Forget Facebook: Own this social media stock

While FB shares have struggled to reclaim their IPO price, LinkedIn's have more than doubled this year alone.

By StreetAuthority Aug 15, 2013 5:21PM
By David Goodboy

This trend crosses all boundaries: personal, business, class and even international.

While it is built upon the basic principles of human collaboration and friendship, this trend has been supercharged by the connective power of the Internet.

I am talking about networking.
Before the Internet, individuals had no choice but to meet face-to-face. This often restricted interaction to geographic locations and ingrained habit.

Sites like Facebook (FB) changed all that. And there is another social media opportunity that beats out even Facebook. I'm going to tell you all about it. But first, I want to share with you my foray into social media.

Flowers stand in front of LinkedIn's company headquarters in Mountain View, Calif., on April 25, 2013 (© David Paul Morris/Bloomberg via Getty Images)I consider myself tech-savvy and an early adopter. However, my first real exposure to the new networking trend left me a little embarrassed.

I had just finished lunch with a friend from the University of Pennsylvania. When we parted, he asked if I was on Facebook. "Facebook? What the heck is that?" I asked.

Remember, this was back when Facebook was exclusively for Ivy League universities. He explained that it was a great networking site for college students and others.

My friend pointed out that Facebook was more exclusive than Myspace or Friendster and required a ".edu" email to join.

"Not only that, but it's going to soon expand to everyone and make the greatest stock investment ever," he said. What he didn't know was that there would be an even greater opportunity down the road. What is it? Well, it's none other than LinkedIn (LNKD).

Unlike Facebook, which mostly concentrates on the social purpose for the end user, LinkedIn is focused on professional/business networking -- with the socializing aspect as a secondary function.

Founded in 2002 in co-founder Reid Hoffman's living room, the company has rapidly expanded into a leading social media company. Boasting more than a quarter-billion members, with 65% outside of the United States, LinkedIn is the largest professional network in the world. Job seekers, deal makers, business owners and all strata of management/worker positions are represented. In fact, new users are flocking to the site at a rate of two per second, according to company data.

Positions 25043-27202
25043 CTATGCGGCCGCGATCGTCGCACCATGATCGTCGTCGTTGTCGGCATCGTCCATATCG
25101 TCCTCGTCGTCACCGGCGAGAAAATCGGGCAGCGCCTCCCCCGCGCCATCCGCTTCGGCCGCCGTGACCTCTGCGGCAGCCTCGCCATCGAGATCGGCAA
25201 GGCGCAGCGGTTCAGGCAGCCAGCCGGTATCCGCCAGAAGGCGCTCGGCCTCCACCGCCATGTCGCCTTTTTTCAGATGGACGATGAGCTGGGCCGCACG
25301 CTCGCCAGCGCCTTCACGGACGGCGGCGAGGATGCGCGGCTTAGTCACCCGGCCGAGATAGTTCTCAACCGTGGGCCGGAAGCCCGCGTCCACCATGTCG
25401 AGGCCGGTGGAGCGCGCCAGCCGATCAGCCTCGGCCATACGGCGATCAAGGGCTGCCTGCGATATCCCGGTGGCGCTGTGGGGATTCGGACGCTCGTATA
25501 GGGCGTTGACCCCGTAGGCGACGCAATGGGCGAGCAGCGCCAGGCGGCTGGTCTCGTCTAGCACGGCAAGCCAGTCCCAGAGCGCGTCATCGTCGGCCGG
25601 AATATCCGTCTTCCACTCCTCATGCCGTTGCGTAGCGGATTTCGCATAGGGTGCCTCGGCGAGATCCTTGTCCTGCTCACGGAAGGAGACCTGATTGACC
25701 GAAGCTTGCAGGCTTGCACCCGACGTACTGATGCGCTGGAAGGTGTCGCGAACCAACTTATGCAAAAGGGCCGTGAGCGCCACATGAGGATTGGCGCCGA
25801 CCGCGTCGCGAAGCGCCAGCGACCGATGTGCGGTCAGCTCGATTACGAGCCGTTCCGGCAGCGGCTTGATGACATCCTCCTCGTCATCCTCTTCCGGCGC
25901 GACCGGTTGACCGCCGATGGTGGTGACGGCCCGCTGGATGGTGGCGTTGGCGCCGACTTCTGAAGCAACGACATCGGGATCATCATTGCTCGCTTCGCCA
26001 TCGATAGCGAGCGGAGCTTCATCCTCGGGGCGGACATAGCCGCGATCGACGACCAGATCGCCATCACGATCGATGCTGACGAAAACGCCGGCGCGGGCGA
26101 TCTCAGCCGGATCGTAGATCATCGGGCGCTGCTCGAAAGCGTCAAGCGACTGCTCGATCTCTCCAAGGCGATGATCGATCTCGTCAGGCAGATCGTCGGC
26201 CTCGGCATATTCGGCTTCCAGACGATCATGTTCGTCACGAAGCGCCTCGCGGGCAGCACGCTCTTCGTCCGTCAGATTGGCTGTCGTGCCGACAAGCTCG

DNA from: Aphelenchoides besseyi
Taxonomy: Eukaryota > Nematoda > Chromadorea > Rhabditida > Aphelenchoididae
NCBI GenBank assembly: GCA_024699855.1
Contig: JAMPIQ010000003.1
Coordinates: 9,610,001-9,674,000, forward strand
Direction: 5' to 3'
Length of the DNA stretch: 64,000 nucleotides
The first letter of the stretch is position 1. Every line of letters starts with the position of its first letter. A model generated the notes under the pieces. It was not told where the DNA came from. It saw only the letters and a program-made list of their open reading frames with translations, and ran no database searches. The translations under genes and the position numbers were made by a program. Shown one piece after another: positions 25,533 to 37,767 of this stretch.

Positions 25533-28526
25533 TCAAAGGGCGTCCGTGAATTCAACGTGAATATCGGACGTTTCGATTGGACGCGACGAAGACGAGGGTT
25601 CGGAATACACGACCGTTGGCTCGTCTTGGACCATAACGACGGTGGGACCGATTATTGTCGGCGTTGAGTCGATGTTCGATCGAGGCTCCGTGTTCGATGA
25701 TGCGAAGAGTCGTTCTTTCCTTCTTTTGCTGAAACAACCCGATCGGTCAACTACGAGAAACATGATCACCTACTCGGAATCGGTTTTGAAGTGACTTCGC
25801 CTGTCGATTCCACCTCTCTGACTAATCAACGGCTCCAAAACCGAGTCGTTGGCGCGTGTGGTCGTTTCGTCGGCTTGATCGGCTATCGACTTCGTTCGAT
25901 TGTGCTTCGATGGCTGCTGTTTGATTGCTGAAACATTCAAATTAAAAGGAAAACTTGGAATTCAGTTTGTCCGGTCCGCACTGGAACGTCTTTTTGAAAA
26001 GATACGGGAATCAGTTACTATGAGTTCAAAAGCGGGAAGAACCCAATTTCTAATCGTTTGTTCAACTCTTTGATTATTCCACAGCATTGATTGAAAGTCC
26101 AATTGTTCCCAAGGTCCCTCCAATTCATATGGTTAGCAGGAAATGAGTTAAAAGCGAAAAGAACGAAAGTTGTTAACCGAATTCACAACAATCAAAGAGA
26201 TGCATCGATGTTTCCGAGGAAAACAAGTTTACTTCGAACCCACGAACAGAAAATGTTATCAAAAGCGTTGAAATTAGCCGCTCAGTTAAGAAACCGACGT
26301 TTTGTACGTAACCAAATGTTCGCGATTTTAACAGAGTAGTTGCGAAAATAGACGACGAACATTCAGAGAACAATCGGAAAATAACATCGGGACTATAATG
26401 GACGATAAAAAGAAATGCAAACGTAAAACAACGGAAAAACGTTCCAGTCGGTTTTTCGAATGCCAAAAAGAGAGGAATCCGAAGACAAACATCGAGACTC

This growth has recently sparked heavy investor interest in the shares. The stock price has exploded by more than 400% since 2010, doubling in value during 2013 alone. Unlike Facebook, which disappointed investors with its IPO, LinkedIn is making its investors wealthy. Here's why.


Revenues at Facebook are primarily derived from advertising. This makes the company vulnerable to the success of its advertisers. No one is going to continue marketing in a manner that doesn't produce returns.

LinkedIn relies on a more diversified revenue model that consists of approximately 30% advertiser, 35% premium subscription, and 35% job listings. This revenue diversification provides LinkedIn more "staying power" than a primary advertising-funded model.

Facebook boasts an incredible 1.11 billion monthly users, which dwarfs LinkedIn's membership. Despite the size difference, the upwardly mobile professional user base of LinkedIn creates a more powerful marketing platform than Facebook's younger audience.

LinkedIn is developing a stable of "influencers." This program consists of 300 influential high-profile users of the network, such as President Barack Obama and Bill Gates. These influencers are able to syndicate their posts for increased exposure. The goal is to create an informational hub and publishing platform for original content, while adding value for the site's users.

These improvements create what's called "stickiness" in Internet parlance. Stickiness is what keeps users coming back for fresh content, rather than changing to another site.

Taking a look at the second-quarter performance of the company reveals a near 60% revenue increase year over year, net income of $3.7 million compared to $2.8 million for the same time last year and a 37% increase in membership growth.

Add these advantages to the 60% annual analysts' earnings growth projection over the next five years and it adds up to a lucrative investment opportunity.

Risks to consider: While the diversification of LinkedIn mitigates many of the threats facing other social networks such as Facebook, risks still remain. The company remains valued on its future growth prospects. It needs to continue its rapid growth to maintain high investor interest. Investing in Linkedin right now is a bet on its continual growth.